BOISE, Idaho —
This article originally appeared in the Idaho Press.
When COMPASS Principal Planner Carl Miller moved to the Treasure Valley, people would complain about the lack of Krispy Kreme Doughnuts. Now, there’s one in Meridian, near where In-N-Out Burger is considering an Idaho location.
There are many challenges with managing growth, but this is an example of the benefits that come with increased growth: The region has a population base to support certain stores and events. New 2022 COMPASS population estimates suggest the growth isn’t going to stop.
“We’ve seen our ebbs and flows and swings in the valley,” Miller said. “This is definitely a high-growth era.”
For Miller, the biggest surprise in COMPASS’s 2022 population estimates is the tremendous rate of growth.
Ada and Canyon counties grew 7.8% from 2020 to 2022, from 726,000 to over 781,000, an increase of about 55,000 people.
For context, if the growth rate continued at a little over 7%, the Treasure Valley’s population would double in a decade. Miller does not expect this to happen, however.
Remote work has become much more popular during the pandemic. As the job-driven pull to more dense, urban, coastal cities decreases, Boise could be seen as a desirable place for people to relocate because of the ample amenities and relatively lower cost of living, the Idaho Press previously reported.
“Last year was our second highest year that we’ve ever had for new homes being built,” Miller said.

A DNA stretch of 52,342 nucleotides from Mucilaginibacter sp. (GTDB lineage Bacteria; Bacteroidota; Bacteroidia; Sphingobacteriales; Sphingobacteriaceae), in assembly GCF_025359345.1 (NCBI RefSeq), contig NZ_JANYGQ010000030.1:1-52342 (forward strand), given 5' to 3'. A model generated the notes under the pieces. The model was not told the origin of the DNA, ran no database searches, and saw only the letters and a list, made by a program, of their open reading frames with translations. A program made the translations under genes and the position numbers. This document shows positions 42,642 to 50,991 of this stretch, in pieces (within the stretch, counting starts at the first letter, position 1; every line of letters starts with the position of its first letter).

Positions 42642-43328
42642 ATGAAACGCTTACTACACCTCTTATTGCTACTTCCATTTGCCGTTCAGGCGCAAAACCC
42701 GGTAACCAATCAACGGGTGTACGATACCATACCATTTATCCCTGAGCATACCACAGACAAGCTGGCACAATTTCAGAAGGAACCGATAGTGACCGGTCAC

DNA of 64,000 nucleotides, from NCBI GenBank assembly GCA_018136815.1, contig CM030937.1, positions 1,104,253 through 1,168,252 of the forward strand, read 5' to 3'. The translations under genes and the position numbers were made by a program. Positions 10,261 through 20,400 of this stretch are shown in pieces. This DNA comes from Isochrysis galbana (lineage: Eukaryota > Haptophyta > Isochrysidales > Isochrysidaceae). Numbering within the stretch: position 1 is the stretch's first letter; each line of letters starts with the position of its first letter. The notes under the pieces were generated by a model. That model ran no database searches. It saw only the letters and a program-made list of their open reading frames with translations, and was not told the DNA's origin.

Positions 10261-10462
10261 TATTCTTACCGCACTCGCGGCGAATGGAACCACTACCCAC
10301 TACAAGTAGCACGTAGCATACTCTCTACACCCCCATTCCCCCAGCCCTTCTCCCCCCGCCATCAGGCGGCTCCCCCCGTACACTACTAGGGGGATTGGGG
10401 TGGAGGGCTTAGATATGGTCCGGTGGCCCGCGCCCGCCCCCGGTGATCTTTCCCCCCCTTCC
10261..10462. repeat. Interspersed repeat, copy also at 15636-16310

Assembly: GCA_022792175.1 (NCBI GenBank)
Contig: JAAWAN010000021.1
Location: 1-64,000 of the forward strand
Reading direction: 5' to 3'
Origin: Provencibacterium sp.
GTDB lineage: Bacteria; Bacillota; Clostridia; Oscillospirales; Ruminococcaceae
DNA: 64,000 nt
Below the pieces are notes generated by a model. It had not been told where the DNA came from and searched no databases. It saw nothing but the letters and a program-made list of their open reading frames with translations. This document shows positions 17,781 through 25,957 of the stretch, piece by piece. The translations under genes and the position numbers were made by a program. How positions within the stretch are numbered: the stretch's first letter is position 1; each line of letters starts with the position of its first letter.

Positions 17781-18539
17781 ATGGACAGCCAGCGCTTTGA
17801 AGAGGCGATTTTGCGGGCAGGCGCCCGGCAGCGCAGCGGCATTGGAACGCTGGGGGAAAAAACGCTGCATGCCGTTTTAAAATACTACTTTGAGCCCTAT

The rapid growth is a far cry from the post-recession years. From 2009 to 2011, the area averaged about 1,800 new residential units for each of the three years, so about 5,400 total.
Last year alone, there were over 10,000 new residential units. In essence, twice as many residential units were added in 2021 than in those three years combined.
Housing is one of the biggest challenges cities in the Treasure Valley are wrestling with, Boise State University School of Public Service Associate Professor Krista Paulsen said.
Inventory and construction have not kept up with the influx of people, which puts a lot of pressure on the housing market, Paulsen said.
”You can see that cities are really trying to get in front of that, developing plans to generate the number of housing units that are needed to accommodate this growth,” Paulsen said. “But it’s a long process in terms of being able to do so.”
Plus, the growth in the last couple years has been “really substantial,” she said.
A big driver of the growth is Canyon County.
Canyon County is also bigger than the city of Boise, for the first time since around 1960, according to COMPASS. Population estimates are from every 10 years.
Miller said the area has become more popular.
“The cities in Canyon County, especially Nampa and Caldwell and Middleton, have really taken off over the last 10 years,” Miller said. “With a lot of the affordability of housing out there as well as a housing market that they provide that maybe Ada County doesn’t.”
Nampa has grown “very fast” in the last few years, said Rodney Ashby, Nampa’s director of planning and zoning.
Ashby, who moved to the valley around 2004, has seen the growth explode in front of him.
“They were building the Garrity Road improvements and it was all torn up, quite a bit smaller, of course,” Ashby said. “It’s kind of like seeing your kids grow. You don’t really notice how big it is until it’s happened.”
There are some benefits to growth, Ashby said. For example, funding sources like taxes allow for infrastructure improvements. The more taxpayers there are, the more the cost is spread out, Ashby said.
But there are also challenges. For example, Ashby’s staff in planning and zoning manages a record number of plats for subdivisions but there are only eight of them.
However, those challenges are likely to continue in the future.
“Over the next 30 years, we’re predicting by 2050, there will be about 1.1 million people in the Treasure Valley,” Miller said. “That’s still pretty healthy and robust growth, but it’s not anything like the 7.5%.”
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